On Sci-Hub, a sort of academic search engine, you can find any piece of science literature ever published and read it for free.
There are 83,000,000+ articles on there, covering everything from dentistry to chemistry and vaccines.
This is incredibly useful for people unable to pay the average of $35 normally charged by academic journals to read each paywalled article. Particularly when you may need to read hundreds at a time.
But it’s not just poor students that make up the 600,000 visits to the site a day: regular academic research deeply relies on Sci-Hub. A recent study by Cornell University found that articles downloaded from Sci-Hub are cited in academic literature almost twice as frequently as papers not downloaded from the site.
Alexandra Elbakyan. Photo on La Nación
Behind all of this is a brilliantly skilled computer hacker from Kazakhstan: Alexandra Elbakyan.
Now 31, she grew up in Almaty, Kazakhstan’s capital city, and studied computer science at the local university. After her studies, she spent periods studying in Freiburg and at the Georgia Institute of Technology.
It was during her studies that Elbakyan grew frustrated with restricted access to knowledge online. She became active on forums where students and researchers shared their documents on request, but as a brilliant, idealistic student with a penchant for programming, she decided to set up a more efficient sharing solution… involving piracy.
“It sounds weird for me when someone says Sci-Hub is unethical; because what is really unethical is to restrict access to scientific information, and for what reason? To make money!”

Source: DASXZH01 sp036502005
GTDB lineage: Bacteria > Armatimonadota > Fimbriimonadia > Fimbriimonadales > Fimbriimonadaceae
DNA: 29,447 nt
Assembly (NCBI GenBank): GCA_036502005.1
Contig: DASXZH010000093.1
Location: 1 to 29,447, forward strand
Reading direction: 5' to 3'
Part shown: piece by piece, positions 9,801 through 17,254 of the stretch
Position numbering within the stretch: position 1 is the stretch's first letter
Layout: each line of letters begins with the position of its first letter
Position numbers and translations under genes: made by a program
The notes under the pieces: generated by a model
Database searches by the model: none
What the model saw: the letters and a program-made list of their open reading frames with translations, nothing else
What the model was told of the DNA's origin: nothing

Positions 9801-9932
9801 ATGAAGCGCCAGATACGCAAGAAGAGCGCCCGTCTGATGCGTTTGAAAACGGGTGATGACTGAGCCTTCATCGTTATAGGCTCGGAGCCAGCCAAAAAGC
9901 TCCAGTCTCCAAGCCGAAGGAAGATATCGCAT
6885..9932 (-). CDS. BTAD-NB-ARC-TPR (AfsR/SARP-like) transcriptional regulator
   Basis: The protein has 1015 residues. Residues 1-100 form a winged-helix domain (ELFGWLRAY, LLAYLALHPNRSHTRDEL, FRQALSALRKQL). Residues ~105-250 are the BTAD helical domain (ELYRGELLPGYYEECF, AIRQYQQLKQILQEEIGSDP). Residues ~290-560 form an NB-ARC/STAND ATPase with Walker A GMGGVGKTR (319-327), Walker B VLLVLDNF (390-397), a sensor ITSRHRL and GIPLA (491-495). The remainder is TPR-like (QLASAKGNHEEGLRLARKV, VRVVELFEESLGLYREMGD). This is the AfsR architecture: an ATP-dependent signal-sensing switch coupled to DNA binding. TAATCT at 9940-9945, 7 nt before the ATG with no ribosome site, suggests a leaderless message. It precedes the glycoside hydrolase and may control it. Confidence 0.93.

Birth of Sci-Hub
In 2011, after returning to Kazakhstan from the US, she set up Sci-Hub. The site doesn’t just stock articles: it also has the ability to go out and download articles currently not available directly from university sites.
“After sending tens or hundreds of research papers manually, I wanted to develop a script that will automate my work,” Elbakyan told the website Ars Technica. “That’s how Sci-Hub started. The first users of the script were members of the online forum about molecular biology.
“At first, there was no goal to make all knowledge free. The script was simply intended to make the life of the researcher easier, i.e. to make the process of unlocking papers more fast and convenient. But this turned out to be such an important improvement it changed the way research was accessed in our community. After some time, everyone was using Sci-Hub.”
Photo by Element5 Digital on Unsplash
As Sci-Hub grew in popularity, and comparisons to figures like Edward Snowden flocked in, the site attracted backlash from the publishing community — which held the copyright to the articles being distributed for free.
Elbakyan and Sci-Hub lost two copyright infringement suits in 2015 and 2017 in the US, for a grand total of almost $20m in damages. The rulings forced Elbakyan into hiding, and no-one is sure exactly where she is.
But, Sci-Hub lives on, having simply changed its domain name multiple times. The current domain name ends in .tw.
“This is outright piracy,” Lui Simpson, Executive director of international enforcement and trade policy for the Association of American Publishers, told the Washington Post. “Nobody is justified in doing this.”